The world's top athletes are competing at the 2014 Winter Olympic Games in Sochi, Russia. Their talents and abilities are truly amazing. Their preparation and dedication to their sport and their country are inspiring. No doubt, millions of children watch these athletes with similar dreams of achieving athletic excellence. But as I previously wrote, the likelihood that any child will reach the pinnacle of sports is slim. However, there is great opportunity for our athletically passionate students to continue their love of sports through their careers. The fields of science, technology, engineering and math (STEM) have as much to do with athletics as the athletes themselves, and the Olympics show us just how much STEM goes into making our athletes, and the fields they compete on, ready for competition.
From the half pipe to the ice rink and the snowboard to the speed skating suit, STEM experts make the 2014 Winter Games possible. Each Olympic season is better than the one before it -- the events are safer, the Olympians are faster, and the techniques are more precise. Materials scientists and chemical engineers are key to the innovations that allow our athletes to perform at the top of their game. The equipment our athletes use continues to get better, faster, stronger, more flexible and more durable. Materials scientists and chemical engineers are the brains behind skis and snowboards, designing them to withstand high speeds, vibration and torsion. Whether the athlete competes in the downhill or the slalom, the ski must be tailored to the particular sport. The skates used by speed skaters, figure skaters and hockey players are each different, and have evolved over time to allow the athletes to turn tight corners at full speed, perform a triple axel, or turn instantly in pursuit of a puck.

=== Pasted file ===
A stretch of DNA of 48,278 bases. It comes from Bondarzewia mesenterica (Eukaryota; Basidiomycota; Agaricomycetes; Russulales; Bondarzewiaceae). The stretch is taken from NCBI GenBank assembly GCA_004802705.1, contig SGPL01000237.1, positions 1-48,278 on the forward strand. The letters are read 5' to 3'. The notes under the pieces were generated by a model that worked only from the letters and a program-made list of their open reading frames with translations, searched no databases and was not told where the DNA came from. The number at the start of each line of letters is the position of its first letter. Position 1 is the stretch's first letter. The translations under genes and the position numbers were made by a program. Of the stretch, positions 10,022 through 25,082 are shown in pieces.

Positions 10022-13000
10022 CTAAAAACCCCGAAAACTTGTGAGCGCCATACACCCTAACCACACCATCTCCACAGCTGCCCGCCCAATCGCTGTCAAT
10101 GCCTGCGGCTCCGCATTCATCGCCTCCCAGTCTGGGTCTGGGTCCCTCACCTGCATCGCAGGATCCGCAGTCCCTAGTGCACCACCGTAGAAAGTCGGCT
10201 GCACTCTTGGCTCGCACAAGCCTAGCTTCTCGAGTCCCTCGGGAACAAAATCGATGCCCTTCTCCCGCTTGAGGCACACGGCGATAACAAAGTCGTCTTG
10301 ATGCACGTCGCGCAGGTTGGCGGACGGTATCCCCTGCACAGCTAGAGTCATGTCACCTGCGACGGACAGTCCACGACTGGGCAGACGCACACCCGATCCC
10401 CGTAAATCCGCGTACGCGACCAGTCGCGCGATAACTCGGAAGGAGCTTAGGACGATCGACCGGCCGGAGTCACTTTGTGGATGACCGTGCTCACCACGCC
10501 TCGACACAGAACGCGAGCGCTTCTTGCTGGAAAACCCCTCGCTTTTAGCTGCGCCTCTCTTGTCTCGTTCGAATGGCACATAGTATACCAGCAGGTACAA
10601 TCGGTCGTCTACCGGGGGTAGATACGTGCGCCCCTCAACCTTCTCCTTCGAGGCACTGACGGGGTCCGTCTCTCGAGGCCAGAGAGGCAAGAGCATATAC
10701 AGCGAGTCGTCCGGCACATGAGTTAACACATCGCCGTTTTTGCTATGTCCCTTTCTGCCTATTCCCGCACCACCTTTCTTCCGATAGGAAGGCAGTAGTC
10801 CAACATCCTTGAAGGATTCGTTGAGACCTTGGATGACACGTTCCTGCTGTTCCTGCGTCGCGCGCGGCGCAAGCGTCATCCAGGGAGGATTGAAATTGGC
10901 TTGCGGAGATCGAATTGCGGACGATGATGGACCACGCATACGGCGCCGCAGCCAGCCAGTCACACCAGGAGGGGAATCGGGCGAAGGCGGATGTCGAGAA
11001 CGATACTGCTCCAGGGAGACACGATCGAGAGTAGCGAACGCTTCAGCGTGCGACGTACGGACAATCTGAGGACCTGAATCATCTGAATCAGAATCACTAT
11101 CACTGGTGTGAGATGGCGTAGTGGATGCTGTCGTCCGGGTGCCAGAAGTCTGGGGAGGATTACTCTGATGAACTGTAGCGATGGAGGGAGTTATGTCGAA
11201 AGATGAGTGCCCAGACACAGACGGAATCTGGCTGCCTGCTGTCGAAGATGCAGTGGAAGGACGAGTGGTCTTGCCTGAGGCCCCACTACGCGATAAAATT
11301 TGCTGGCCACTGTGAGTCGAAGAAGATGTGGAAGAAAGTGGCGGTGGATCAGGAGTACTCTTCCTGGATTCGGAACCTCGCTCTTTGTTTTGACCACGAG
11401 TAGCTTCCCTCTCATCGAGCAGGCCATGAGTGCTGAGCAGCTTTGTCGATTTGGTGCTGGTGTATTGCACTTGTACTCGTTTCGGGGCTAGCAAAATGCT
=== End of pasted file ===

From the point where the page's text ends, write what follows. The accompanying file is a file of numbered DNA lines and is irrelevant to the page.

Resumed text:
The clothing worn by our athletes is just as intricately designed and manufactured. To go faster, Olympians must don revolutionary suits made of special materials invented and designed by top scientists and engineers. The suits worn by speed skaters, for example, must counteract drag and take factors like wind resistance and air flow into account. But for athletes like ski jumpers, their suits must capture air to keep them aloft for as long as possible.
Click here to read the full blog on The Huffington Post.